Economics – Unit 1 Economics Fundamentals
2. Social science that deals with the study of the production, consumption, distribution of goods and services and the transfer of wealth to obtain those goods and services.
Public goods and services are paid for with taxes received from businesses and individuals.
Examples include national defense, streetlights, and roads and highways. Public services include welfare programs, law enforcement, and monitoring and regulating trade and the economy.
Economic security This refers to protecting consumers, producers, and resource owners from risks that exist in society. Each society must decide from which uncertainties individuals can and should be protected, and whether individuals, employers, or the government should provide or pay for this protection…(health care for elderly; Social Security, disability; unemployment compensation, etc.)
Economic equity – This means what is “fair”. Economic actions and policies have to be evaluated in terms of what people think is right or wrong. Equity issues often arise in questions dealing with the distributions of income and wealth.
Economic stability – This refers to maintaining stable prices and full employment and keeping economic growth reasonably smooth and steady. Price stability means avoiding inflation or deflation. Full employment occurs when an economy’s scarce resources, especially labor, are fully utilized.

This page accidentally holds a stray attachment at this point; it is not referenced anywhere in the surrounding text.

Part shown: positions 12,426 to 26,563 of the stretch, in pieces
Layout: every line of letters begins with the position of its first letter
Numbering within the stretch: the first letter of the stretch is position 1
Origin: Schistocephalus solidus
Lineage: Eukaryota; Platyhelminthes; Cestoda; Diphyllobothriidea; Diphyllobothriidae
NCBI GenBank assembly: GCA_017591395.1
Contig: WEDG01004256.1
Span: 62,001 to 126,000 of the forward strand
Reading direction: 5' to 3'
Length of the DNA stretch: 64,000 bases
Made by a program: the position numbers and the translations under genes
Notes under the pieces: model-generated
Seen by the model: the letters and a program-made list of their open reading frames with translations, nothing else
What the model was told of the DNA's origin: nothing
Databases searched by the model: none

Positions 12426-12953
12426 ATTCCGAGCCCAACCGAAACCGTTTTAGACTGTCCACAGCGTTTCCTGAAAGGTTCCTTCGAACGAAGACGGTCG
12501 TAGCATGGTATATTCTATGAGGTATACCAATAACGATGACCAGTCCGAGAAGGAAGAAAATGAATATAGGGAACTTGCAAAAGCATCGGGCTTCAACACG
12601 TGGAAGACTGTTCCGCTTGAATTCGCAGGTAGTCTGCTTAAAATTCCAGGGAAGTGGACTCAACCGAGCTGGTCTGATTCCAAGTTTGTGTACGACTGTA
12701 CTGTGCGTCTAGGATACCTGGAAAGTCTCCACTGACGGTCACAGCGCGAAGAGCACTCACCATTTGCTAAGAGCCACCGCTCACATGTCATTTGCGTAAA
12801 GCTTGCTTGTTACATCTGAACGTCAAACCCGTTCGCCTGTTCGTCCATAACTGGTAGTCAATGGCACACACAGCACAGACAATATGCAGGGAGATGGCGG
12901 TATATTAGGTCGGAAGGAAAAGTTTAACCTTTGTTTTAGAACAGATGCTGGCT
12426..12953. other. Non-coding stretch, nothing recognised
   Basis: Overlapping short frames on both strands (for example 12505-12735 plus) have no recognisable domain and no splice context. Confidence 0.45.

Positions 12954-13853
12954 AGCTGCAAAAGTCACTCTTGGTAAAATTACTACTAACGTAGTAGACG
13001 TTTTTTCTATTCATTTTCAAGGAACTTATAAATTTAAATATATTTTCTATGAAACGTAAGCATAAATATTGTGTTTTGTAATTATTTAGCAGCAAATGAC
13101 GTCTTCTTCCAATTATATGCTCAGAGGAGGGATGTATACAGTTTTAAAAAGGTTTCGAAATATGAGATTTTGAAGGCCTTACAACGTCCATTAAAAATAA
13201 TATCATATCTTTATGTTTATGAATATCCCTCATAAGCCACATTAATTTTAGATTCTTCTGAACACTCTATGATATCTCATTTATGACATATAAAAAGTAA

Economic freedom – refers to such things as the freedom for consumers to decide how to spend or save their incomes, the freedom of workers to change jobs and join unions, and the freedom of individuals to establish new businesses or close old ones.
Economic Growth This refers to increasing the production of goods and services over time. Economic growth is measured by changes in the level of real gross domestic product (GDP). A target annual growth rate of 3 to 4 percent in real GDP is generally considered to be reasonable and sustainable.
Ex. shorter hours of labor will, ceteris paribus, reduce the volume of output
Macroeconomics, on the other hand, takes a much broader view by analyzing the economic activity of an entire country or the international marketplace.
Non-rivalrous – Additional consumption does not add to the cost of production
non-excludable – Regardless of who pays for it, one person consuming it; does not deny another person of the right to consume it–streetlights; sidewalks, etc..